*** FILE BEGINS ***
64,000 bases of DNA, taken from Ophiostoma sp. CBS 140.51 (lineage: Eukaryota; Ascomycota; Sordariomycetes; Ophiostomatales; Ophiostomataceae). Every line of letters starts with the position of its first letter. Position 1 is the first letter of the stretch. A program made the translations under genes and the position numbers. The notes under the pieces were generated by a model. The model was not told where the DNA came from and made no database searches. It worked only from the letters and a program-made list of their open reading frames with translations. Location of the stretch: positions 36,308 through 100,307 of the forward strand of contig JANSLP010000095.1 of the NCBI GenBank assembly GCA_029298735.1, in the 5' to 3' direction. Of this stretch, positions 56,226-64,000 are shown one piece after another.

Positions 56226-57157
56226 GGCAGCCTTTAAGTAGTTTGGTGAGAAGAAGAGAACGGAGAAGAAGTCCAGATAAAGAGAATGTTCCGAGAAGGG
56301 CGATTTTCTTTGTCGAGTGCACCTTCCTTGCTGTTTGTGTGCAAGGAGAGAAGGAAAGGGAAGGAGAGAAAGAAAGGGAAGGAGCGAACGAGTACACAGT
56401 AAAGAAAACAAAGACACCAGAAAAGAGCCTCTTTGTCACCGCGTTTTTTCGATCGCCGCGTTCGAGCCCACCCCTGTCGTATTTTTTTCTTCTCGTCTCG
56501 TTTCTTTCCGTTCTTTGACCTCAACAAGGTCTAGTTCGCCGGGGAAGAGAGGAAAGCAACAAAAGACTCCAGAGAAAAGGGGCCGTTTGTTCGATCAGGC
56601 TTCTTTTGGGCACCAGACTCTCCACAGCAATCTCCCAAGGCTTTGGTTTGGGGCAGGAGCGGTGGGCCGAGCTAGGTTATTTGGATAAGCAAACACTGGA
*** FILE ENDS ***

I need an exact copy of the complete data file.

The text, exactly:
64,000 bases of DNA, taken from Ophiostoma sp. CBS 140.51 (lineage: Eukaryota; Ascomycota; Sordariomycetes; Ophiostomatales; Ophiostomataceae). Every line of letters starts with the position of its first letter. Position 1 is the first letter of the stretch. A program made the translations under genes and the position numbers. The notes under the pieces were generated by a model. The model was not told where the DNA came from and made no database searches. It worked only from the letters and a program-made list of their open reading frames with translations. Location of the stretch: positions 36,308 through 100,307 of the forward strand of contig JANSLP010000095.1 of the NCBI GenBank assembly GCA_029298735.1, in the 5' to 3' direction. Of this stretch, positions 56,226-64,000 are shown one piece after another.

Positions 56226-57157
56226 GGCAGCCTTTAAGTAGTTTGGTGAGAAGAAGAGAACGGAGAAGAAGTCCAGATAAAGAGAATGTTCCGAGAAGGG
56301 CGATTTTCTTTGTCGAGTGCACCTTCCTTGCTGTTTGTGTGCAAGGAGAGAAGGAAAGGGAAGGAGAGAAAGAAAGGGAAGGAGCGAACGAGTACACAGT
56401 AAAGAAAACAAAGACACCAGAAAAGAGCCTCTTTGTCACCGCGTTTTTTCGATCGCCGCGTTCGAGCCCACCCCTGTCGTATTTTTTTCTTCTCGTCTCG
56501 TTTCTTTCCGTTCTTTGACCTCAACAAGGTCTAGTTCGCCGGGGAAGAGAGGAAAGCAACAAAAGACTCCAGAGAAAAGGGGCCGTTTGTTCGATCAGGC
56601 TTCTTTTGGGCACCAGACTCTCCACAGCAATCTCCCAAGGCTTTGGTTTGGGGCAGGAGCGGTGGGCCGAGCTAGGTTATTTGGATAAGCAAACACTGGA